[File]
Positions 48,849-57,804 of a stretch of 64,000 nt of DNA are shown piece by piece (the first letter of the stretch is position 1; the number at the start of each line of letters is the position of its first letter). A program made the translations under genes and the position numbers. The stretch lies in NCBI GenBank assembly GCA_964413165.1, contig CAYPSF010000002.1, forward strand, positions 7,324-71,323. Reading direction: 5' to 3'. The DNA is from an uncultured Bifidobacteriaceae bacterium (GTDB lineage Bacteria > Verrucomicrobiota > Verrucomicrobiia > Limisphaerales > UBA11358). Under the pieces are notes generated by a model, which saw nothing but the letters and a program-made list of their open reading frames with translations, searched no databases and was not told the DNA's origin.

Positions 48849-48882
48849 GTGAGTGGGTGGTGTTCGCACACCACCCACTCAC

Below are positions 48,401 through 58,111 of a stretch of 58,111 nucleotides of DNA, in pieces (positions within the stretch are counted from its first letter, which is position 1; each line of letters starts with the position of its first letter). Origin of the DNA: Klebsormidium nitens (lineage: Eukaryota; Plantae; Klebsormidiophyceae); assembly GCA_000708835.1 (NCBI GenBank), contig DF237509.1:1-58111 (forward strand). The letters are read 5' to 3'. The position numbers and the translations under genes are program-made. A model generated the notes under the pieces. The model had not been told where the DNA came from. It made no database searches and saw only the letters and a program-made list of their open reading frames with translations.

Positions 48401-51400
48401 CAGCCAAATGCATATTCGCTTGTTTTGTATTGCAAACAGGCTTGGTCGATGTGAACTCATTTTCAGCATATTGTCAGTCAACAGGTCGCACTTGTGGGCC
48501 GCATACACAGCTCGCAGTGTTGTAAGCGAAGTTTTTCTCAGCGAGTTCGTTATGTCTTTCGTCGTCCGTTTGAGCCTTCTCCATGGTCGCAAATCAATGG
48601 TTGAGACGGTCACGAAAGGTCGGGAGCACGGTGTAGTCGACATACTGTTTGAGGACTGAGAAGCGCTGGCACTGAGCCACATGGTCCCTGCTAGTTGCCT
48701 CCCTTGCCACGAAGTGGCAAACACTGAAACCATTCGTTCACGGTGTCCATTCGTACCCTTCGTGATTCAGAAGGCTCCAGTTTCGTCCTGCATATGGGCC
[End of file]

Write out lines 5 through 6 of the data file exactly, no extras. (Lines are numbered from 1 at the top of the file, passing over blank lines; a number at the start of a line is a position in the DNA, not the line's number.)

Positions 48401-51400
48401 CAGCCAAATGCATATTCGCTTGTTTTGTATTGCAAACAGGCTTGGTCGATGTGAACTCATTTTCAGCATATTGTCAGTCAACAGGTCGCACTTGTGGGCC